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DIPLOMATIC NEGOTIATIONS BETWEEN THE COURTS OF SPAIN AND PORTUGAL WITH RESPECT
TO THE NEW DISCOVERIES.
HE anxiety of the Spanish monarchy for the speedy departure of the ex
pedition was heightened by the pro
ceedings of the court of Portugal. John II. had unfortunately among his councillors certain politicians of that short-sighted class who mistake craft for wisdom. By adopting their perfidious policy he had lost the New World when it was an object of honorable enterprise; in compliance with their advice, he now sought to retrieve it by stratagem. He had accordingly prepared a large armament, the avowed object of which was an expedition to Africa, but its real destination to seize upon the newly discovered countries. To lull suspicion, Don Ruy de Sande was sent
ambassador to the Spanish court, requesting permission to procure certain prohibited articles from Spain for this African voyage. He required, also, that the Spanish sovereigns should forbid their subjects to fish beyond Cape Bojador, until the possessions of the two nations should be properly defined. The discovery of Columbus, the real object of solicitude, was treated as an incidental affair. The manner of his arrival and reception in Portugal was mentioned; the congratulations of King John on the happy result of his voyage; his satisfaction at finding that the Admiral had been instructed to steer westward from the Canary Islands, and his hope that the Castilian sovereigns would continue to enjoin a similar track on their navigators,-all to the south of those islands being granted by papal bull to the Crown of Portugal. He concluded by intimating the entire confidence of King John, that should any of the newly discovered islands appertain by right to Portugal, the matter would be adjusted in that spirit of amity which existed between the two crowns.
Ferdinand was too wary a politician to be easily deceived. He had received early intelligence of the real designs of King John, and before the arrival of his ambassador had himself despatched Don Lope de Herrera to the
Portuguese court, furnished with double instructions, and with two letters of widely opposite tenor. The first was couched in affectionate terms, acknowledging the hospitality and kindness shown to Columbus, and communicating the nature of his discoveries; requesting at the same time that the Portuguese navigators might be prohibited from visiting those newly discovered lands, in the same manner that the Spanish sovereigns had prohibited their subjects from interfering with the African possessions of Portugal.
In case, however, the ambassador should find that King John had either sent or was about to send vessels to the New World, he was to withhold the amicable letter, and present the other, couched in stern and peremptory terms, and forbidding any enterprise of the kind. A keen diplomatic game ensued between the two sovereigns, perplexing to any spectator not acquainted with the secret of their play. Resende, in his history of King John II., informs us that the Portuguese monarch, by large presents, or rather bribes, held certain of the confidential members of the Castilian cabinet in his interest, who informed him of the most secret councils of their court.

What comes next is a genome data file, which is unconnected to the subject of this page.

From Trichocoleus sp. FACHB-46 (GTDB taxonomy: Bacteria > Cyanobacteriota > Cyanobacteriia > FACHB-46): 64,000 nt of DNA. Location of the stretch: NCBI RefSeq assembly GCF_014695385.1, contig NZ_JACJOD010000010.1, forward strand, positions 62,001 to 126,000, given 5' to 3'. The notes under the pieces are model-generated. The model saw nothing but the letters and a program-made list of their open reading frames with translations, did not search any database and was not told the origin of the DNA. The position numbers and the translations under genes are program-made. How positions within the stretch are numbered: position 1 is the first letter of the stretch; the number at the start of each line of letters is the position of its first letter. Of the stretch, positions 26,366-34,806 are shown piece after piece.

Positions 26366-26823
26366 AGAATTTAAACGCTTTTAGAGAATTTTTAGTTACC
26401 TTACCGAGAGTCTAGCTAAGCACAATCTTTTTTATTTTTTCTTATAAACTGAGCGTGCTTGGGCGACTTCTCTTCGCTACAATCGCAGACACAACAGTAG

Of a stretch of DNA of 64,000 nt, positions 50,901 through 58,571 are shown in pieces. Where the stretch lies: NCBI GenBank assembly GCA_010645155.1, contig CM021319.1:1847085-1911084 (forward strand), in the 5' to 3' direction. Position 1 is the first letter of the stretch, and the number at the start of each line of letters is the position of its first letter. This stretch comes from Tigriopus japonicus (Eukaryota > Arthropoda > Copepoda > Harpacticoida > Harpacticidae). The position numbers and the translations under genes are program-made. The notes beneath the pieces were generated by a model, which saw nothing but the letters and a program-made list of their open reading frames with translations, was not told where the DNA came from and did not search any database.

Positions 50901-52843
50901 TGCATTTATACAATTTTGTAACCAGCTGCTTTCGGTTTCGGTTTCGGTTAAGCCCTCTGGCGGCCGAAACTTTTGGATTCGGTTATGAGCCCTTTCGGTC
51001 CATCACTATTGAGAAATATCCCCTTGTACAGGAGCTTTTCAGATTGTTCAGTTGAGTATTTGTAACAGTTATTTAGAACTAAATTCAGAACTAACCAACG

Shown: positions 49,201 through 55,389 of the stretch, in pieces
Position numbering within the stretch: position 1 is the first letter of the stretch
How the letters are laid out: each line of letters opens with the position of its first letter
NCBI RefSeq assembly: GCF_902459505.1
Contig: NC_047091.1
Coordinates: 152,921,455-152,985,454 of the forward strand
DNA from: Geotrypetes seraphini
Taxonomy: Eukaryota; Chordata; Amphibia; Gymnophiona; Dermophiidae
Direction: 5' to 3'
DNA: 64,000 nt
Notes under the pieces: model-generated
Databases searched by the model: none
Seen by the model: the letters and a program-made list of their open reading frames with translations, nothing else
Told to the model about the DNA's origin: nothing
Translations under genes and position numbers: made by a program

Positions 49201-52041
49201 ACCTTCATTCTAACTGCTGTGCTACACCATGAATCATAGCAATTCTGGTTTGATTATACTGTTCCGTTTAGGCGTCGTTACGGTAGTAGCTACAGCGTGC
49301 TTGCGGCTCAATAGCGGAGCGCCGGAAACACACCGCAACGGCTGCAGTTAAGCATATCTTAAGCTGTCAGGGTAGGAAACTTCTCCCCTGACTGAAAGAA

*Herrera, Hist. Ind., decad. i., lib. ii. Zurita, Anales de Arragon, lib. i., cap. 25.
The roads were thronged with couriers; scarce was an intention expressed by Ferdinand to his ministers, but it was conveyed to his rival monarch. The result was that the Spanish sovereigns seemed as if under the influence of some enchantment. King John anticipated all their movements, and appeared to dive into their very thoughts. Their ambassadors were crossed on the road by Portuguese ambassadors, empowered to settle the very points about which they were going to make remonstrances. Frequently, when Ferdinand proposed a sudden and perplexing question to the envoys at his court, which apparently would require fresh instructions from the sovereigns, he would be astonished by a prompt and positive reply; most of the questions which were likely to occur having, through secret information, been foreseen and provided for. As a surmise of treachery in the cabinet might naturally arise, King John, while he rewarded his agents in secret, endeavored to divert suspicions from them upon others, making rich presents of jewels to the Duke de Infantado and other Spanish grandees of incorruptible integrity. *
*Resende, Vida del Rey Dom Joam II., cap. 157. Faria y Souza, Europa Portuguesa, tom. ii., cap.
4, p. 3.
Such is the intriguing diplomatic craft which too often passes for refined policy, and is extolled as the wisdom of the cabinet; but all corrupt and disingenious measures are unworthy of an enlightened politician and a magnanimous prince. The grand principles of right and wrong operate the same way between nations as between individuals; fair and open conduct and inviolable faith, however they may appear adverse to present purposes, are the only kind of policy that will insure ultimate and honorable success.
King John having received intelligence in the furtive manner that has been mentioned, of the double instructions furnished to Don Lope de Herrera, received him in such a manner as to prevent any resort to his peremptory letter. He had already despatched an extra envoy to the Spanish court to keep it in good. humor, and he now appointed Doctor Pero Diaz and Don Ruy de Pena ambassadors to the Spanish sovereigns to adjust all questions relative to the new discoveries, and promised that no vessel should be permitted to sail on a voyage of discovery within sixty days after their arrival at Barcelona.
These ambassadors were instructed to propose, as a mode of effectually settling all claims, that a line should be drawn from the